Hasten Down the Wind

Hasten Down the Wind is the Grammy Award-winning seventh studio album by singer/songwriter/producer Linda Ronstadt. Released in 1976, it became her third straight million-selling album. Ronstadt was the first female artist in history to accomplish this feat. The album earned her a Grammy Award for 'Best Pop Vocal Performance - Female' in 1977, her second of 13 Grammys. It represented a slight departure from 1974's Heart Like a Wheel and 1975's Prisoner in Disguise in that she chose to showcase new songwriters over the traditional country rock sound she had been producing up to that point. A more serious and poignant album than its predecessors, it won critical acclaim.The album showcased songs from artists such as Warren Zevon ("Hasten Down the Wind") and Karla Bonoff ("Someone to Lay Down Beside Me"), both of whom would soon be making a name for themselves in the singer-songwriter world. The album included a cover of a cover: "The Tattler" by Washington Phillips, which Ry Cooder had re-arranged for his 1974 album Paradise and Lunch. A reworking of the late Patsy Cline's classic "Crazy" was a Top 10 Country hit for Ronstadt in early 1977.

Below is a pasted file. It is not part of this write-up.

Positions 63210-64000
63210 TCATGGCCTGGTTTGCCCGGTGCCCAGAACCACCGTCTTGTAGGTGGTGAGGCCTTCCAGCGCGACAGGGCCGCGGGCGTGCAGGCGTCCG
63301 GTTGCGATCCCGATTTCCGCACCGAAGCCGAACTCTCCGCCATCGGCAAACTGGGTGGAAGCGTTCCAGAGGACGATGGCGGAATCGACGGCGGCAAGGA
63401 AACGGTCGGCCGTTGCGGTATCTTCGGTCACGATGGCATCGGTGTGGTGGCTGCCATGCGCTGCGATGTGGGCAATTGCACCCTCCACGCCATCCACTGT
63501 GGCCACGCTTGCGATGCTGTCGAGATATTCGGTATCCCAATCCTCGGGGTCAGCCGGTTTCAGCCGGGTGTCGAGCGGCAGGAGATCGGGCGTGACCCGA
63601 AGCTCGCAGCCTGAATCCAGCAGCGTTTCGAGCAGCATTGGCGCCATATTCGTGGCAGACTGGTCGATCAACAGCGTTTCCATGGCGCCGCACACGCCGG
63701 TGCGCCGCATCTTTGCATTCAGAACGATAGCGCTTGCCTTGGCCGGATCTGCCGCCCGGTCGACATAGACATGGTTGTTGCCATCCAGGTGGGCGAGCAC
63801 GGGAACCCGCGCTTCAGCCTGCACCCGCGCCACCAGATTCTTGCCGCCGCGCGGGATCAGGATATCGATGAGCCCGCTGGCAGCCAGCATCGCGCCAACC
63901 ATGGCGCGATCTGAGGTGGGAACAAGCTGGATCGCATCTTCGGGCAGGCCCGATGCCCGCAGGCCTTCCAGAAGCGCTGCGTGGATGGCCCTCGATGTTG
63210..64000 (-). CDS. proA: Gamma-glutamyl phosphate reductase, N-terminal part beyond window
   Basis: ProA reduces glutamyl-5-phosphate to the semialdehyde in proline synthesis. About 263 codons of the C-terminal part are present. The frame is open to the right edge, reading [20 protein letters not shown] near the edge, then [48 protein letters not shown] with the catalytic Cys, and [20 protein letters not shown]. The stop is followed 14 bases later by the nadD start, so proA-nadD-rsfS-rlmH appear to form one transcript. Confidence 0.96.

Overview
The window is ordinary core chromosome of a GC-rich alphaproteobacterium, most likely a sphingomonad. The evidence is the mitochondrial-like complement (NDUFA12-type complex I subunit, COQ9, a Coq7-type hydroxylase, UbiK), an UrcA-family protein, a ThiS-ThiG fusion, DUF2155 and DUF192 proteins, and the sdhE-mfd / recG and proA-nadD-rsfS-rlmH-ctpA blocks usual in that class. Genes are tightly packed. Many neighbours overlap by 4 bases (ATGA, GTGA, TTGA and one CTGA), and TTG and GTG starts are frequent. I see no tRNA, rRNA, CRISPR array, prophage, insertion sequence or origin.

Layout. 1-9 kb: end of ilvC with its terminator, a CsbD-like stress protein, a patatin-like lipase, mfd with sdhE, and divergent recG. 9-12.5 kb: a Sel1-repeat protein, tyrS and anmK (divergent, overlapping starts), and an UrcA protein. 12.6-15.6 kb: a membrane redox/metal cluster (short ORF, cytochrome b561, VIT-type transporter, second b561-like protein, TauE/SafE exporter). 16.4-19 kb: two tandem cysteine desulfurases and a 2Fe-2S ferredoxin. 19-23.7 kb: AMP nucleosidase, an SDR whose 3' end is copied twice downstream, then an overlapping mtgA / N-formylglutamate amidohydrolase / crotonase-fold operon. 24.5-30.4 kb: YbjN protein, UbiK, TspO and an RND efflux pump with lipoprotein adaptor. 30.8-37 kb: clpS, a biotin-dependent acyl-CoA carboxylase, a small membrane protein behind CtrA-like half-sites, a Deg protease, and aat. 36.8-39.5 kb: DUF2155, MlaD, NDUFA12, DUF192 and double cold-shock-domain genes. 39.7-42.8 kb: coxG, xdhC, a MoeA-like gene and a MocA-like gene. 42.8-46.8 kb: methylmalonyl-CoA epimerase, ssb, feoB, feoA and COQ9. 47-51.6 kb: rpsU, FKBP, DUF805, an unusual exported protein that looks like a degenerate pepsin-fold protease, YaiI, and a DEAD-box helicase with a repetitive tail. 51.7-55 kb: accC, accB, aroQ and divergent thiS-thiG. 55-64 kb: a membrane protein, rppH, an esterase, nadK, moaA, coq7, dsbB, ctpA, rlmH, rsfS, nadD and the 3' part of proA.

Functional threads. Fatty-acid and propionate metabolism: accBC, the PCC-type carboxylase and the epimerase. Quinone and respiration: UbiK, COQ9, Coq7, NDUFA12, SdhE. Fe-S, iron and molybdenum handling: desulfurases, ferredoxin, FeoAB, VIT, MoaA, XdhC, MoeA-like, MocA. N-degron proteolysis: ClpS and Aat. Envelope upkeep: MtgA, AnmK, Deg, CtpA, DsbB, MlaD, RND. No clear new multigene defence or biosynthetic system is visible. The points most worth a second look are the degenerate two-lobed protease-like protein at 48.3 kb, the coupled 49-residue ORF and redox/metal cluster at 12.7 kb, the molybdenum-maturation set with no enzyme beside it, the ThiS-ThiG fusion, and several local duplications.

Her third album to go platinum, Hasten Down the Wind spent several weeks in the top three of the Billboard album charts. It was also the second of four number 1 Country albums for her.

Heart Like a Wheel/Old Town

"Heart Like A Wheel"/"Old Town" was a double A-sided single from The Corrs' fifth studio album, Home, released in late 2005. "Heart Like a Wheel" is a cover of the Kate & Anna McGarrigle song, and "Old Town" is a cover version of the Phil Lynott song. It is their lowest charting UK single to date (excluding non-charting singles), although in Spain "Old Town" reached the top 10, peaking at No. 8. "Heart Like a Wheel" entered the British single charts at No. 68.